Doodles from sunny Palermo [Archive] -

Doodles from sunny Palermo

Michael Pemulis
09-29-2006, 03:01 PM
We ought to tell the truth: Palermo gives players a way to escape from hard-court / indoors and find some sunny retreat on clay courts. And Italians, Spaniard and South Americans guys are used to be there. That’s the last dance on clay of the season, a surface all these guys have a particular love for.
When we say “a clay court player”, what does it make you think about? Someone speak of clay court specialists in such a way that sounds a bit irreverent, as they all were “the biggest dirt rats”. That’s a sort of unfair play. In order to render dignity to this kind of players, Pemulis likes to quote Mr Brad Gilbert, who -talking about Franco “Toto” Squillari (an Argentinean who was ranked around top ten on early 2000) -remarked: "This guy had a huge forehand, and he ran around every backhand to hit a putaway with his money shot. He ran down everything – and on the slow clay, a lot more balls can be run down. He was the dirt-baller supreme”. That’s a somewhat more fair generic profile of a clay courter.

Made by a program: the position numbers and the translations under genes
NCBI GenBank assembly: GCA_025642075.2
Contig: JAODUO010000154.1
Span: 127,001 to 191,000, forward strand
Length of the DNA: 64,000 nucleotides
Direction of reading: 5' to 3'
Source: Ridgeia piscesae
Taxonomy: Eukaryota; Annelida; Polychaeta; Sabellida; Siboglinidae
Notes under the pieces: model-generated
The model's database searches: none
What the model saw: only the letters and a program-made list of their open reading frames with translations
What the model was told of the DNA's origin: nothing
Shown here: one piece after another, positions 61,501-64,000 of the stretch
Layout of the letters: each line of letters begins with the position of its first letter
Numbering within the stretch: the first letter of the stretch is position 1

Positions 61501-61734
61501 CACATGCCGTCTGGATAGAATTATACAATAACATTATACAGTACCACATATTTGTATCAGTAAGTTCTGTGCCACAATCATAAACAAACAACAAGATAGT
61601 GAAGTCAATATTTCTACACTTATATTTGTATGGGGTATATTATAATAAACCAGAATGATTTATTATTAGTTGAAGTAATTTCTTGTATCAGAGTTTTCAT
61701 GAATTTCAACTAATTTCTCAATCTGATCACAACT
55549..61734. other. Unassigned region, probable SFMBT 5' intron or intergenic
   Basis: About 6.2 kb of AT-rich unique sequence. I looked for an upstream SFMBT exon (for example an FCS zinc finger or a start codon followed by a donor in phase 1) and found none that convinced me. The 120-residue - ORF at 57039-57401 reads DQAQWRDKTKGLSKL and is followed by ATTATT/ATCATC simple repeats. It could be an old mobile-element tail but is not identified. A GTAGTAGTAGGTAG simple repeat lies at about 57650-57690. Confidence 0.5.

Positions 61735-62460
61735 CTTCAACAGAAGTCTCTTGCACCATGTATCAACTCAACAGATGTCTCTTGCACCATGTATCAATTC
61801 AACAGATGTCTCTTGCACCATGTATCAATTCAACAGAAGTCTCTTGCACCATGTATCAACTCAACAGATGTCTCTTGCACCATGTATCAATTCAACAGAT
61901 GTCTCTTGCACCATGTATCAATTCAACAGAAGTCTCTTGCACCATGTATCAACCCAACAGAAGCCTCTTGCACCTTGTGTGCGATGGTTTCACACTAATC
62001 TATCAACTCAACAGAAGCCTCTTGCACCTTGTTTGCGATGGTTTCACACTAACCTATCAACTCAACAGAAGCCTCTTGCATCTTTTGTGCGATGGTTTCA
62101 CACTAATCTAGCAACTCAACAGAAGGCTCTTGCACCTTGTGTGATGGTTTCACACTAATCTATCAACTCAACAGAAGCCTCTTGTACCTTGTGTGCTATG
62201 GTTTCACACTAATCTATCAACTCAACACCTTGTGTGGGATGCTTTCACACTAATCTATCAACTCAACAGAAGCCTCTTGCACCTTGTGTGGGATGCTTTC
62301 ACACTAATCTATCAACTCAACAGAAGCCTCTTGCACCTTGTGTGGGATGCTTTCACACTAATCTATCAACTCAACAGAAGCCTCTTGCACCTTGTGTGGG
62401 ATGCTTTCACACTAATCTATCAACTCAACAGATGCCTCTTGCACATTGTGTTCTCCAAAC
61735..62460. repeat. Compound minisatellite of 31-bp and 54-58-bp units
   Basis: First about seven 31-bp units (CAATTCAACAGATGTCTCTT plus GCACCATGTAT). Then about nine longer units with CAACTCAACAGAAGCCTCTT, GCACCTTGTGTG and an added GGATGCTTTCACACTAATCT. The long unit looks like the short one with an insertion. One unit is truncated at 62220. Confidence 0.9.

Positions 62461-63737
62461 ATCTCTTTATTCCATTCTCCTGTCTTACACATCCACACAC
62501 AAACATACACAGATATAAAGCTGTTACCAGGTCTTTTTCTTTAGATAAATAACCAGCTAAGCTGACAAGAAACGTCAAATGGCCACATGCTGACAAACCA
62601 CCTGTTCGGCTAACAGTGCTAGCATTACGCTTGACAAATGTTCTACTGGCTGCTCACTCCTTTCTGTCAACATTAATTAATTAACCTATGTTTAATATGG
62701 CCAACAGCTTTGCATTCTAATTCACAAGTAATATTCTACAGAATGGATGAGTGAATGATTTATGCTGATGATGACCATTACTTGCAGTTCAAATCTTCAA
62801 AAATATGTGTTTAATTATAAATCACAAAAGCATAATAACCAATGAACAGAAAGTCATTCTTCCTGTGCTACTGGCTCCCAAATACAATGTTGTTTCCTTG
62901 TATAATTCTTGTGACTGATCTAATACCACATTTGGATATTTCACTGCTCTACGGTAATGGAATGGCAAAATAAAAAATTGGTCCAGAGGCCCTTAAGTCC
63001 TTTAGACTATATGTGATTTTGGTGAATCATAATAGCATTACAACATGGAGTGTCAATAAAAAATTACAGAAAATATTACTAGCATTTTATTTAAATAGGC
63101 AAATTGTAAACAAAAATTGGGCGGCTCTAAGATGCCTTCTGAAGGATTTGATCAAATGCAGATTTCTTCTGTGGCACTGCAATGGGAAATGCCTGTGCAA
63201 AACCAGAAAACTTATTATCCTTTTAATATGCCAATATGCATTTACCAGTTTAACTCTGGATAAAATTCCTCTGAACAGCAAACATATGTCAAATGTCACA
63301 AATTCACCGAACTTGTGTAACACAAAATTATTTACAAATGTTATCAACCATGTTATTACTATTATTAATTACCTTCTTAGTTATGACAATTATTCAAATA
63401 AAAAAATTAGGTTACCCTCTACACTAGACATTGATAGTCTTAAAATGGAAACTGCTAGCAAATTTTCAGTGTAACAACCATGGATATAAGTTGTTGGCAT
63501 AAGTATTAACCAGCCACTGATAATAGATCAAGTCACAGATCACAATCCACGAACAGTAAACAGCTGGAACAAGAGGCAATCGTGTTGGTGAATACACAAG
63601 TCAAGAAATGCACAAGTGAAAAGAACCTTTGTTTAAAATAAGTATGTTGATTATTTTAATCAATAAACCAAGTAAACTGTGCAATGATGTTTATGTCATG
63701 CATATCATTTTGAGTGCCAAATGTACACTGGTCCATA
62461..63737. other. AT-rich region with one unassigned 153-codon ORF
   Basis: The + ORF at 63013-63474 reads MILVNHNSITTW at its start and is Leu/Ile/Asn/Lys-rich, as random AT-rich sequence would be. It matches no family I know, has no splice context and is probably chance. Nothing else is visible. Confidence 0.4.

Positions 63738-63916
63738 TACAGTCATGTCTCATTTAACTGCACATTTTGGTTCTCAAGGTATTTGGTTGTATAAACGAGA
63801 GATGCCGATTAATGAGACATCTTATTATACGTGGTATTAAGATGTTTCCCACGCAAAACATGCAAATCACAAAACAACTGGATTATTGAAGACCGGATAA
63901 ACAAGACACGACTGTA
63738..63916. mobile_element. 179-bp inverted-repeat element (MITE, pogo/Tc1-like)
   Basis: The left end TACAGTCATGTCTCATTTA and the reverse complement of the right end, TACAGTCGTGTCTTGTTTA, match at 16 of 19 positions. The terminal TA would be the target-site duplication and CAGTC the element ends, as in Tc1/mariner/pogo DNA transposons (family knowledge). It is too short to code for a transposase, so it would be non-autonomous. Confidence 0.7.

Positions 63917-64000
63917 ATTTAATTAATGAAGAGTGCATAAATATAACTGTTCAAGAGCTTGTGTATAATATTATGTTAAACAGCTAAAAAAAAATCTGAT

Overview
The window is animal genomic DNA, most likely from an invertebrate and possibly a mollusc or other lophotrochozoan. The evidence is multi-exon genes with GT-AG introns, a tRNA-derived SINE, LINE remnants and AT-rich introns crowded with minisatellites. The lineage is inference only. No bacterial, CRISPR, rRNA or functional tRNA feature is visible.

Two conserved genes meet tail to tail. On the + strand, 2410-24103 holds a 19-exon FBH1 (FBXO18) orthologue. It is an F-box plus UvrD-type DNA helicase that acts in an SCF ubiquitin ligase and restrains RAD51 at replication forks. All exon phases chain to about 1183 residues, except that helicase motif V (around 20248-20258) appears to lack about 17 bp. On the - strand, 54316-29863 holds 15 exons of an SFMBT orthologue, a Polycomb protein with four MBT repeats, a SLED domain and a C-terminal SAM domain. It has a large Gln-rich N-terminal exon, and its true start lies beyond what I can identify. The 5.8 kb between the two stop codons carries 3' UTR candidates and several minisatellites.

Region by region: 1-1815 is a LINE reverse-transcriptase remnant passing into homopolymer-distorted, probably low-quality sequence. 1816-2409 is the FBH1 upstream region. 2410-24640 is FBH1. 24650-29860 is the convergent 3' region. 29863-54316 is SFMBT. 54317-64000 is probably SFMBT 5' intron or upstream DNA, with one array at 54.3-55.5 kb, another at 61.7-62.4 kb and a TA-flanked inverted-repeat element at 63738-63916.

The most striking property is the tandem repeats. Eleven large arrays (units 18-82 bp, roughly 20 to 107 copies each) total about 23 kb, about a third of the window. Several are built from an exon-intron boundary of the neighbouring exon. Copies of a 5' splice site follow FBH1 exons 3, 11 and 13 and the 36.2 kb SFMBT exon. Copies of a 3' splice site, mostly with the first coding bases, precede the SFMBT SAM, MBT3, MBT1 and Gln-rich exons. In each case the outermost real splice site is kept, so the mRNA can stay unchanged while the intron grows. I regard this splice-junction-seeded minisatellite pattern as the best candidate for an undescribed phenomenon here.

That said, we manage to put an eye on the last eight of Palermo 2006: 4 Spaniards (Verdasco, Ramirez Hidalgo, Almagro, Montanes), 1 Italian (Volandri), 1 French (Simon), 1 Argentinean (Vassallo Arguello), 1 Ecuadorean (Nico Lapentti). A typical clay court menu. Lol. How are the things in Palermo? Not so good for the Italians, being Volandri the only that has survived the first two rounds. Filo won 2 three sets in a row but is not at his best ‘cause he’s struggling with some bug he got in these days. And just at the time of writing Filo is playing against Albert Montanes, who ousted a weary ‘Poto’ Starace. We think Nicolas Almagro was the best player so far, who also benefited from a nice draw. Fernando Verdasco seemed very good at defeating Bracciali in the first round, and today is gonna take on the fellow countryman Ramirez Hidalgo for a spot in SF. Nico Lapentti's come-from-behind win against Fabio Fognini was a crushing blow to the Italian hopes. The final might be a clash between Spaniards. But before getting the final someone (Almagro?) has to roll past Volandri. We have a wait-and-see approach about it.